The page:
Published on June 22nd, 2023 | by Sounder Rajen0
Panasonic And Mazda Discuss Partnership To Supply Automotive Batteries
Does this mean Mazda is ready to go fully electric or stick with hybrids?
Panasonic Energy Co., Ltd. (Panasonic) and Mazda Motor Corporation (Mazda) have just announced that the two brands have agreed to enter into discussions to establish a medium to long-term partnership to meet demand for battery electric vehicles (BEVs) and automotive batteries in a rapidly expanding market.
Panasonic Energy and Mazda will commence concrete discussions with Panasonic supplying Mazda with automotive cylindrical lithium-ion batteries manufactured at the former brand’s plants in Japan and North America, and the latter brand installing said batteries in EVs scheduled to be launched in the coming years.
Moreover, Kazuo Tadanobu, President and CEO of Panasonic Energy, stated, “As the automotive industry rapidly advances electrification and is leading in this technology, collaboration with Mazda will be a major step toward the achievement of our mission of realizing a society in which the pursuit of happiness and a sustainable environment are harmonized.”
“With our superior technology and extensive experience, we will drive growth of the lithium-ion battery industry and further accelerate our efforts to achieve zero emissions.” He added.
Masahiro Moro, Director and Senior Managing Executive Officer of Mazda, said, “As part of our electrification initiatives, Mazda is working with its partners in three phases to flexibly respond to changes in regulatory trends, consumer needs, and other areas.”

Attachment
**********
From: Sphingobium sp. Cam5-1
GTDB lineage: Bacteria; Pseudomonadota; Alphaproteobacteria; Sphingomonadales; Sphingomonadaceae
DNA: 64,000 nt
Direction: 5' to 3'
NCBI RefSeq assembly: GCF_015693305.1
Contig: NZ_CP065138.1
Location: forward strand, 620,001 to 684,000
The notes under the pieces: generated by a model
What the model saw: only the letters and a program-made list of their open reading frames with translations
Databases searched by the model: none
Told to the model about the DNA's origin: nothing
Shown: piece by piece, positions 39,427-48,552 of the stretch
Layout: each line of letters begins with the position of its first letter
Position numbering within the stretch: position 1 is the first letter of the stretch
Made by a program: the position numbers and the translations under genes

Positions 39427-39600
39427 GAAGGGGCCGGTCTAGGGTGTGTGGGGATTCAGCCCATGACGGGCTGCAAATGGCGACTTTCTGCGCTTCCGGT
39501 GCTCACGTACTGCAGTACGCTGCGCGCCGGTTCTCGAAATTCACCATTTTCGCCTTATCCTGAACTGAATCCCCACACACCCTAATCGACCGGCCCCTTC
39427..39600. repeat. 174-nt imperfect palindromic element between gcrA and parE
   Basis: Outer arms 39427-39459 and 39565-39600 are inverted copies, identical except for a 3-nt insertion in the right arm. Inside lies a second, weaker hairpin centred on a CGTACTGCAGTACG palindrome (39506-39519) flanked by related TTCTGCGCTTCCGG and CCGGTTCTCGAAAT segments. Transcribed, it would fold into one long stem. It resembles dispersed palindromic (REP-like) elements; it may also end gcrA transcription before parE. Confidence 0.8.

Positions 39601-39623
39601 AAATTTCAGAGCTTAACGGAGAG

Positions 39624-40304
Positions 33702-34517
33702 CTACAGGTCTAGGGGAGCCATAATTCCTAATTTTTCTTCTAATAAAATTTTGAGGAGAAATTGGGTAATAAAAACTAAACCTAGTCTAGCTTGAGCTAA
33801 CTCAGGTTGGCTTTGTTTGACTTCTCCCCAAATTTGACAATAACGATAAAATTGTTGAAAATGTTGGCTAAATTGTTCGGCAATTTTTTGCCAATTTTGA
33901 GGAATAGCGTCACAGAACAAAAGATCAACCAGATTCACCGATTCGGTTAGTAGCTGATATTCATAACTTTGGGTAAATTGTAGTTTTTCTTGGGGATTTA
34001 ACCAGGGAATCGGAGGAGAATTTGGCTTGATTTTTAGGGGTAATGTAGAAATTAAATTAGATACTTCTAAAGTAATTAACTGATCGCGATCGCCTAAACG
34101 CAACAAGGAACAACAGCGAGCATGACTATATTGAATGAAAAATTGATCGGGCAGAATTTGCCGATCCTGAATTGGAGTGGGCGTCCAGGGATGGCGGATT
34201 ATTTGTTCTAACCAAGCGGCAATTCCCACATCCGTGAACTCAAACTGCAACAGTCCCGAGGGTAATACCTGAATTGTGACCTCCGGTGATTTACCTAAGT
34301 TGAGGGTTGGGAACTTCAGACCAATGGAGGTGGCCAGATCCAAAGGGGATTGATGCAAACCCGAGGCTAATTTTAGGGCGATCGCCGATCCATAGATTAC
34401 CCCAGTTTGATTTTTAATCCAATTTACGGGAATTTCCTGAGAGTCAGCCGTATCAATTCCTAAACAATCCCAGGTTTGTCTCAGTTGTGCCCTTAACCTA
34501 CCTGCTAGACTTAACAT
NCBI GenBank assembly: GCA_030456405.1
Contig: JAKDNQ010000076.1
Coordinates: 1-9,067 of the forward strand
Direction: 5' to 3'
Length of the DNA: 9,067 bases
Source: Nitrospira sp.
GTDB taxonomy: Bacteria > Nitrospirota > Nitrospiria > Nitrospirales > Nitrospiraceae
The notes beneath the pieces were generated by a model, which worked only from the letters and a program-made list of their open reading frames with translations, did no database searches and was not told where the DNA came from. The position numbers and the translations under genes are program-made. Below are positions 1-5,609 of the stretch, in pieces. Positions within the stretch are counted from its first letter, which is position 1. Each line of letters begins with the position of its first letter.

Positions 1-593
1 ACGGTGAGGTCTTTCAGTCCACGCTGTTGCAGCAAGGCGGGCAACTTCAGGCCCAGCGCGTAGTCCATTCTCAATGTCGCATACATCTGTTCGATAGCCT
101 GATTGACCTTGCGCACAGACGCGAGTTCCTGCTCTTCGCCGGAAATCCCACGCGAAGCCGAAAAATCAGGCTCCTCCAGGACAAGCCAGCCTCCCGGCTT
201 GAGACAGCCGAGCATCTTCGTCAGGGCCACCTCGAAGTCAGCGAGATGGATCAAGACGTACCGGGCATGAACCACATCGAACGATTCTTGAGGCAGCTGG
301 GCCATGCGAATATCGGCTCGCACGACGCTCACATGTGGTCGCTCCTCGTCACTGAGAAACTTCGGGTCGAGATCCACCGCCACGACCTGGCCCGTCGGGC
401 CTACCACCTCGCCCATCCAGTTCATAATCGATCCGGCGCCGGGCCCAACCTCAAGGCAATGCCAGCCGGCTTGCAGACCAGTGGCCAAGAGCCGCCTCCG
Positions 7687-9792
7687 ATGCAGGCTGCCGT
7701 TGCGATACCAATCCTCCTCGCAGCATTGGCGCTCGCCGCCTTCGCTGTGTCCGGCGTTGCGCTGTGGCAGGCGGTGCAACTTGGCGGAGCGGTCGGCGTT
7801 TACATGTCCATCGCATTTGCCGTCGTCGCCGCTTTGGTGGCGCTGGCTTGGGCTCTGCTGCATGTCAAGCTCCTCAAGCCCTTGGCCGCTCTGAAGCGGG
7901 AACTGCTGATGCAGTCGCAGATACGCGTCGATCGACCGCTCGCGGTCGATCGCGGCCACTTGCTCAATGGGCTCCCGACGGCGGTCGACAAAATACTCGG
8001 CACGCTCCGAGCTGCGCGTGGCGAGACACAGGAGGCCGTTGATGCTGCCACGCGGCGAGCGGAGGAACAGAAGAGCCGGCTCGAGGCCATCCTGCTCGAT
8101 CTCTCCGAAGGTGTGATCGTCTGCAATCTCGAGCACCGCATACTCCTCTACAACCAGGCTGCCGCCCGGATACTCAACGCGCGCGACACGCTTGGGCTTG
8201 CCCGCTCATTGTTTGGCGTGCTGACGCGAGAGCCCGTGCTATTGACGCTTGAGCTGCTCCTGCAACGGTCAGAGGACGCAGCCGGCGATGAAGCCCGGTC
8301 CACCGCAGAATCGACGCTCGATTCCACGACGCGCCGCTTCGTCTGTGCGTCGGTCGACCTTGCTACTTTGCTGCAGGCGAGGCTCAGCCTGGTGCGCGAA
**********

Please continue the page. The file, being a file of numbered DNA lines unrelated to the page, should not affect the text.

“We are delighted to collaborate with Panasonic Energy, which has been a pioneer in automotive lithium-ion batteries, developing high-quality products. We will keep contributing to curbing global warming through various initiatives including our electrification strategy.” He added.
The Panasonic Group and Mazda have built a good relationship over the years and Mazda had installed Panasonic batteries in its Demio EV, which the company had leased in Japan since 2012 and while the EV never found international success but if Mazda is willing to discuss a partnership with Panasonic, the batteries must be good.
Through this partnership, Panasonic and Mazda will contribute to the development of the automotive and EV battery industries and the resolution of social issues, such as maintaining employment in the region and human resource development. While this does not necessarily mean anything, it could signal that Mazda is going fully electric.
While I am very happy with Mazda making hybrid vehicles, no one can deny that the entire automotive industry is slowly but surely shifting to a fully electric future and hybrids simply cannot compete with EVs in this regard so if Mazda joins the ever growing list of manufacturers that go all-electric, we are in trouble.